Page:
From the Rocky Mountains to the Amazon to the boreal stretches of Siberia, vast swaths of forest are being lost to drought and wildfire. Now, recent research is showing that these forests may never return, because the climate that nurtured them no longer exists.
“Forests cover 30% of the planet’s land surface, and yet, as humans heat the atmosphere, some locations where they would have grown now appear too dry or hot to support them,” reports The Guardian.
A 2013 analysis of wildfire sites in the Rocky Mountains found that almost one-third of areas burned since 2000 showed no regeneration “whatsoever,” with flowers and shrubs still remaining where tree seedlings were expected.
“In the Rocky Mountains, estimates hold that by 2050, about 15% of the forests would not grow back if felled by fire because the climate would no longer suit them,” The Guardian writes, reeling off a devastating forecast. “In Alberta, Canada, about half of existing forests could vanish by 2100.”
Meanwhile, in the southeastern United States—a region currently suffering through a megadrought—“as much as 30% of forests are at risk of converting to shrubland or another kind of ecosystem.”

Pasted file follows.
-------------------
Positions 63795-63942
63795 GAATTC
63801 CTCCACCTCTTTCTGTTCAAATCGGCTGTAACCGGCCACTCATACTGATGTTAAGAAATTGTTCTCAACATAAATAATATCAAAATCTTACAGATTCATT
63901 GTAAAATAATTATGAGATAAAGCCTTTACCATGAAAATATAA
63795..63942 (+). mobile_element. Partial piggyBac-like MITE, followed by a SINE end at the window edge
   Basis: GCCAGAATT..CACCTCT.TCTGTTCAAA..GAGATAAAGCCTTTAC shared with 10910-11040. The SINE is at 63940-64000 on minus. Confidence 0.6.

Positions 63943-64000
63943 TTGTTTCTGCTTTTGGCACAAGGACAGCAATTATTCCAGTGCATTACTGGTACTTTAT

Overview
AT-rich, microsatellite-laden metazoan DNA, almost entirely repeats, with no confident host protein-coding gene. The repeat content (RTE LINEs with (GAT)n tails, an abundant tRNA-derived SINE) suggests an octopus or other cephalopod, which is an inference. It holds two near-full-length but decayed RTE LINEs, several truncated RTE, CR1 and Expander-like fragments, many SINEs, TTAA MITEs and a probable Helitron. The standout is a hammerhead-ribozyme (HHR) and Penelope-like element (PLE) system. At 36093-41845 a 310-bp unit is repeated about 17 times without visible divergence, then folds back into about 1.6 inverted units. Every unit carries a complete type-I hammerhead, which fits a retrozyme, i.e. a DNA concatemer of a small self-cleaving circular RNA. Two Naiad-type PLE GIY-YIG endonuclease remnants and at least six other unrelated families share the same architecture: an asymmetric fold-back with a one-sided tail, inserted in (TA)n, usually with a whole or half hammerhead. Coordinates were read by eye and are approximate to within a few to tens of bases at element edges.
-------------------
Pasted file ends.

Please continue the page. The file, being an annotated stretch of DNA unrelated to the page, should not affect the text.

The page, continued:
Similar suspicions of a looming “forest mortality tipping point” are assailing researchers studying both the Amazon and the boreal forests of northern Russia.
Since 2010, The Guardian writes, nearly 50% of all trees in the southern Sierra Nevada mountains are dead, taken by either drought, insect infestation, or wildfire.
And almost certain to be lost in this forest apocalypse will be majestic, magical species like the giant sequoia.
Researchers studying carbon emissions are keeping a worried eye on this potential for massive “forest mortality,” as forests currently “absorb around one-quarter” of all anthropogenic emissions each year. Landscapes that have long been reliable carbon sinks could thus become carbon bombs.
The Guardian adds that these projected rates of forest death help explain “why much-touted proposals toplant millions of trees to suck up carbon and ameliorate the climate crisis are encountering skepticism; they won’t work if conditions on Earth don’t allow for forests to reproduce and thrive.”
While acknowledging some truth behind the idea that, in a climate changed world, “forests could find new footholds in places that were formerly too cold or otherwise unsuited to them,” The Guardian throws cold water on that faint hope: “Trees can take centuries to reach maturity, and in terms of global heating, older, large trees store much more carbon than younger, smaller ones,”
That leaves just one solution, the UK newspaper writes. “The best answer to the mortality crisis is to preserve the forests we already have—by cutting carbon emissions.”